Does Quintillion plan on serving other parts of Alaska?
Although we do not have immediate plans to extend our services to other parts of Alaska, we are always exploring opportunities to expand our network and better serve Alaskans.
Can I purchase internet services from Quintillion?
Quintillion does not offer internet services directly to consumers at this time, but if you’re interested in the fastest, most reliable internet service in the state of Alaska, speak with your local internet service provider about using our fiber optic cable system.
The 3 Main Types of Internet Service
Thin, flexible fibers with a glass core through which light signals can be sent with very little loss of strength.
The transmission of information by microwave radio wave.
A type of data transmission that uses satellites launched in Earth’s orbit to provide internet service.
Essential Telecom Terms
How much of the physical circuit’s capacity can be used to transmit data in a given amount of time.
Cable Landing Station
The electronic communications facility where the subsea fiber connects on shore.
Also known as backhaul or transport; the maximum amount of traffic available over a certain type of technology.
The one-time costs to construct broadband facilities.
The rate at which data is transferred from the web server to a personal computer.
The final segment of the internet; the side streets and neighborhoods to the end user’s location.
A time measurement tracking the delay before the transfer of data begins.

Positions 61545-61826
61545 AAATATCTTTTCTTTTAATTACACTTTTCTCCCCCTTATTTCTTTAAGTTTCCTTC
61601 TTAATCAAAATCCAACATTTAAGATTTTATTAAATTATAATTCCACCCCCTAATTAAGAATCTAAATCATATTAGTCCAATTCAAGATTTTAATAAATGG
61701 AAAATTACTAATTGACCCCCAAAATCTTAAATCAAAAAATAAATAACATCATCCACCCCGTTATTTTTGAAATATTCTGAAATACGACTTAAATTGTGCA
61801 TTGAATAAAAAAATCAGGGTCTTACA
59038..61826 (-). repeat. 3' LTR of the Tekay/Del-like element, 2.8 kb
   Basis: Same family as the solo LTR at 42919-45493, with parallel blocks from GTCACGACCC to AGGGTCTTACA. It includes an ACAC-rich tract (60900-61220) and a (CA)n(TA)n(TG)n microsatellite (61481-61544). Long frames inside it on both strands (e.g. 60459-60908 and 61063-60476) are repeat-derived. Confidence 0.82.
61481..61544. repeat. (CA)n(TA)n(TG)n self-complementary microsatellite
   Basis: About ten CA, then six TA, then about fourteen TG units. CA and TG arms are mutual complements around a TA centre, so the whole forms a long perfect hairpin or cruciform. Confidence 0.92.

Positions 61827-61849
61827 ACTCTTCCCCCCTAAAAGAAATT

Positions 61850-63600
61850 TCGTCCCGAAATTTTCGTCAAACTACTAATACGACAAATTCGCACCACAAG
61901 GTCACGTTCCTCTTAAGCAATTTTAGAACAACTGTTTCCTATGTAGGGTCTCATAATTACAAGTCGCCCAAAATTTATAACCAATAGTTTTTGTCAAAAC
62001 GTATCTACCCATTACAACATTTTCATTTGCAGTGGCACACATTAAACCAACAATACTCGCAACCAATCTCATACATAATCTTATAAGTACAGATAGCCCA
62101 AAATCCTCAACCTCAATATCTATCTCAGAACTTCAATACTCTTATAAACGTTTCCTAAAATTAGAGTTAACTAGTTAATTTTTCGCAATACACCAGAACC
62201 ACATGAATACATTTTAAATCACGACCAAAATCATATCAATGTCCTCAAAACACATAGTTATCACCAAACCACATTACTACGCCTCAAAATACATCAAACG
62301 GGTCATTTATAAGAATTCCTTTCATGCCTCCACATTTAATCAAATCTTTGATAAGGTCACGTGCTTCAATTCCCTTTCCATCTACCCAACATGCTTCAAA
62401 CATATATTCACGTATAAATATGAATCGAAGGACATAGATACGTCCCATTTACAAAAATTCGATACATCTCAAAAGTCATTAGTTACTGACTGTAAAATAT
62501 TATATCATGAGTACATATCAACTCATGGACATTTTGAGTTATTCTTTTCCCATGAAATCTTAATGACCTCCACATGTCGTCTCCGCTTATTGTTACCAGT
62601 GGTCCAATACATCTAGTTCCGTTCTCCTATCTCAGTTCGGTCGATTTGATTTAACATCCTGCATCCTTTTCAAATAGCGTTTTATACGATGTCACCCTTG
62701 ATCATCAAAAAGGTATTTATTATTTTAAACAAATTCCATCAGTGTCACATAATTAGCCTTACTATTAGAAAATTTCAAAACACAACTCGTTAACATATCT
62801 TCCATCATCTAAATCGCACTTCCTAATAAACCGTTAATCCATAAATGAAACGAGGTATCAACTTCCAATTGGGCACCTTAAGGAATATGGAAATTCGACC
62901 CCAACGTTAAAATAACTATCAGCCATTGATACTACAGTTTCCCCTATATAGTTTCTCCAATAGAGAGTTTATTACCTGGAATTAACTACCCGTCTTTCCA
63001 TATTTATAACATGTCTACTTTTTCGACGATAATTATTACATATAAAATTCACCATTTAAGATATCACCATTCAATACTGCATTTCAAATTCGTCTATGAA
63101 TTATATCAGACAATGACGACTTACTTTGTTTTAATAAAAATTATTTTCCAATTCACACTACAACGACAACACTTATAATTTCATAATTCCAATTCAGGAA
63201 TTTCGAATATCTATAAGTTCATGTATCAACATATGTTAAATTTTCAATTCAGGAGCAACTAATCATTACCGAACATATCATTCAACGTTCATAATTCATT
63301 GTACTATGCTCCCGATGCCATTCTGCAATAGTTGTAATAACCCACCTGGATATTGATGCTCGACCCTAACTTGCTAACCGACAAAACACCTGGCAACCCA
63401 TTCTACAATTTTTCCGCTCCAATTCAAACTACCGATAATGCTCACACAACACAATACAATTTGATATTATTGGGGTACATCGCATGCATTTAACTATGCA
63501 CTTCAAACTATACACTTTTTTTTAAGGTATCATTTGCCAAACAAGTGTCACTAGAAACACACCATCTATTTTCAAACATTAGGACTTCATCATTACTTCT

Ongoing costs to maintain broadband facilities.
The regional backbone for internet services in a particular area; the highway or freeway of the internet exchange.
A company that provides its subscribers access to the internet.
The rate at which data gets transferred from a personal computer to the web server.
“Quintillion is a leading infrastructure provider of broadband connectivity, satellite ground station, and edge processing services in the U.S. Arctic and Alaska.” That’s what pops up if you punch the words “Quintillion Global” into Google. It’s only 22 words, but the blurb conveys a huge vision. At face value, Quintillion is a wholesale broadband provider…
Quintillion’s fiber-optic cable network currently extends 1,200 miles under the sea and 500 miles over land. It’s the first and only system of its kind in Alaska and its world-class infrastructure can deliver sub-gigabit, gigabit, and terabit bandwidth services. The cable itself is buried up to twelve feet below the seabed and there are six…